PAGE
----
By Myra Lee Adams Goff
This week the Sophienburg Museum and Archives will present a great shopping experience to the public. It’s called Weihnachtsmarkt, or Christmas Market, at the Civic Center. It begins Friday, Nov. 19th through Sunday, the 21st.
The market offers 60 plus unique booths, plus Breakfast with Santa and a charming café called Sophie’s Café. It features freshly prepared food in a European outdoor café setting. Sophie’s Shop moves down from the Sophienburg to offer German-made Christmas ornaments and unique decorations. Many local authors are offering their books for sale.
The Sophienburg Museum and Archives is a not-for-profit organization that derives its operating funds from individual donations, memberships, and much from Weihnachtsmarkt. When you purchase at Weihnachtsmarkt, you are helping the Sophienburg keep its doors open.
The Museum displays the rich history of New Braunfels with occasional special exhibits. The present exhibition is the Civil War. A volunteer group works diligently on the collections stored in the old museum building. There is constant work involving organizing and restoring items and papers donated by individuals.
The Archives are a rather complicated collection of records. Let’s suppose you would like to find out something about your family or something about an historical event like WWI or something that happened in NB. In old journalistic terms, you can find out “who, what, where, where, when, why, and how”. Make an appointment to work with a helper.
Here is what is available to the public:
What the Genealogy Society has done for the Sophienburg records will “knock your socks off”. They have collected over 1,000 research books, have compiled burial records from the Comal Cemetery, New Braunfels Cemetery, Comal and Guadalupe County cemeteries and small family cemeteries. They compiled birth, marriage, and death records for Comal County, extracted from the CC Courthouse.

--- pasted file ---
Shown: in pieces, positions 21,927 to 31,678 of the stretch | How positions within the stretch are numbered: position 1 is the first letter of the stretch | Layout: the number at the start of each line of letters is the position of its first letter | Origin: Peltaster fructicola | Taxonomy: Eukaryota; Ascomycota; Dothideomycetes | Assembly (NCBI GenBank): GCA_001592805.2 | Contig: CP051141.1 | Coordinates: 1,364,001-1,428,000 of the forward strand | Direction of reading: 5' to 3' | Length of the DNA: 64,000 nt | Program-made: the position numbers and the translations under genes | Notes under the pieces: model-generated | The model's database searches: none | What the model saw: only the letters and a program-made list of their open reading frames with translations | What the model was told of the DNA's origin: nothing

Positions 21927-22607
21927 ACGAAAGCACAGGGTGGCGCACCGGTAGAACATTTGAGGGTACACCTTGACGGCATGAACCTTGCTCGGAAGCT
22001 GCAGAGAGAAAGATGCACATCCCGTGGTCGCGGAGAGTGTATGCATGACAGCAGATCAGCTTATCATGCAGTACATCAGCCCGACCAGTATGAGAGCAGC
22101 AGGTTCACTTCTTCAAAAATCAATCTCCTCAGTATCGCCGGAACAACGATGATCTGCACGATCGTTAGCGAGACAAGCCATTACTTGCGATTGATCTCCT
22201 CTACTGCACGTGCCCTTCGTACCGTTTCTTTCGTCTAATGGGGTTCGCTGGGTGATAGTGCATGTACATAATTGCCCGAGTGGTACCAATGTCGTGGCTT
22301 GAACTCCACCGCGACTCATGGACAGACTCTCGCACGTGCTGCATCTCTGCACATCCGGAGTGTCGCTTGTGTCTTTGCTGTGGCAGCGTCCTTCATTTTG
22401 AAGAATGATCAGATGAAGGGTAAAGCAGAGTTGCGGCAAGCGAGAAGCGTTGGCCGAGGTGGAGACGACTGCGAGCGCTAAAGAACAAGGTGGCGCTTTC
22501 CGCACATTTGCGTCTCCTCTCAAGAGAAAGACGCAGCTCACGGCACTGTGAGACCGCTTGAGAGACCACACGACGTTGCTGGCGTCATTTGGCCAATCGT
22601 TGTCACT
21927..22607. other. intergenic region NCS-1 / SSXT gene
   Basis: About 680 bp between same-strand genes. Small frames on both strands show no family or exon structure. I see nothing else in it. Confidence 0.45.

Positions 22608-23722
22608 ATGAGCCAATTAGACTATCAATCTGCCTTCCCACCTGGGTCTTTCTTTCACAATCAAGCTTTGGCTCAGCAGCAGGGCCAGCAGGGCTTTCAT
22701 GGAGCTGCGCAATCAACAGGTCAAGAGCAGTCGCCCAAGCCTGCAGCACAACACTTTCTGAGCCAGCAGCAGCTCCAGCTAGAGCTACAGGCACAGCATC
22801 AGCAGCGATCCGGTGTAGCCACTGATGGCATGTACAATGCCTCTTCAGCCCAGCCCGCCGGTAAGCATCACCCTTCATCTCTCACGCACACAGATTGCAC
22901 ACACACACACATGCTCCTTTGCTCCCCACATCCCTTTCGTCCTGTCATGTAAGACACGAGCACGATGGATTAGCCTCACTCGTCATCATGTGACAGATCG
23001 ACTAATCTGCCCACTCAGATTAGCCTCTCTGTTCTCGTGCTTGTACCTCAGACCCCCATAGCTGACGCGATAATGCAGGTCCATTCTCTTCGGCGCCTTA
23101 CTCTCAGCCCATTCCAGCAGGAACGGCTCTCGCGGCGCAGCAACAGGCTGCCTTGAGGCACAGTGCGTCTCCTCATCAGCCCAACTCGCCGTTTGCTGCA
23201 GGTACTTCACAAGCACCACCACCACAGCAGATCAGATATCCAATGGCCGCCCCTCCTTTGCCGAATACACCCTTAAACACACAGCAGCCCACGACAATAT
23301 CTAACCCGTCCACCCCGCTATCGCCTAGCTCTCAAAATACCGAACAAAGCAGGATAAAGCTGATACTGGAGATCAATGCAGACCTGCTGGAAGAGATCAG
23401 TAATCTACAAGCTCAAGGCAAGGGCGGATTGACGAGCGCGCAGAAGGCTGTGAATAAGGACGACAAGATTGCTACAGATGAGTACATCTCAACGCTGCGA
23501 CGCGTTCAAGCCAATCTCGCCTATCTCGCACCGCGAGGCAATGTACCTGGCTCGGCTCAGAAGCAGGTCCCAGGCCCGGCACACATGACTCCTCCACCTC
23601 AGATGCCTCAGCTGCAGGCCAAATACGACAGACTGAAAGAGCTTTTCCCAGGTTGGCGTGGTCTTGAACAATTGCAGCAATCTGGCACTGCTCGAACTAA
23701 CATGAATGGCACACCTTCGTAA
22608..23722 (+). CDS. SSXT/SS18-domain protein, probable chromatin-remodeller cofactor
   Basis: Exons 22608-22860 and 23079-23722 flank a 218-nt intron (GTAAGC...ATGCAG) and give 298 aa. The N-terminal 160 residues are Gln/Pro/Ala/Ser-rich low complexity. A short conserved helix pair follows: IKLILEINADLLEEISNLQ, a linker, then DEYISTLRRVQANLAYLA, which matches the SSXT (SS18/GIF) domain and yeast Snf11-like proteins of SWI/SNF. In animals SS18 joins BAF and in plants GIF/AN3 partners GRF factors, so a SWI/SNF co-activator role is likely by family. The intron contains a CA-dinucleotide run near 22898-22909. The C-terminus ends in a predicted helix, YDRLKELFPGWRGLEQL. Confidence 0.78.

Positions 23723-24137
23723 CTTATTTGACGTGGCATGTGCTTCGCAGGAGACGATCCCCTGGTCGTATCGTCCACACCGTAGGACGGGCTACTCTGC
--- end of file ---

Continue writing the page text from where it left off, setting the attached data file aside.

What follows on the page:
There is a large collection of obituaries and related documents put on the computer by genealogy, collected from 574 donated family history books. They compiled the census of 1850 and every 10 years thereafter to 1930. There is an index of Probate records and Commissioner’s Court minutes starting in 1866 through 1937. Many of the aforementioned records are available for sale in Sophie’s Shop. Genealogy has maintained the Herald-Zeitung on microfiche up to the present.
Recently First Protestant Church allowed the Sophienburg to copy their original German records from 1845 and their translation in English. There are other church histories as well, plus directories, telephone books, and high school annuals.
Now this is a big one: There are over a million photographs in the Sophienburg collection. An attendant can enter a name or event on the computer and tell you if a photograph is available. For a small fee, you can have the photograph copied. Over 200 maps, going back to 1836 are in the collection.
The Reflections program began in 1976 for the purpose of interviewing NB citizens about what they remember about the past. These programs are played on the local radio station. A list of people interviewed is available and a list of subjects is being compiled. About 1,100 interviews have been recorded and you may listen to them at the Archives or purchase a particular interview in CD form. This is an ongoing program and anyone interested in participating is welcome.
For serious historic research, there are the 65 Prince Solms Archives in German, with a few numbers translated into English. There are two volunteers available to do German translations, including the elaborate German Fraktur.
To bring us up in the technological world, the Sophienburg has a web site that you can log in at home. It’s chock full of information about what’s going on with the organization. In addition the column that I write for the Sophienburg that appears in the Herald-Zeitung every other Sunday is on the web.
The Sophienburg asks for your support in keeping this institution up to date by supporting Weihnachtsmarkt. See the website for details.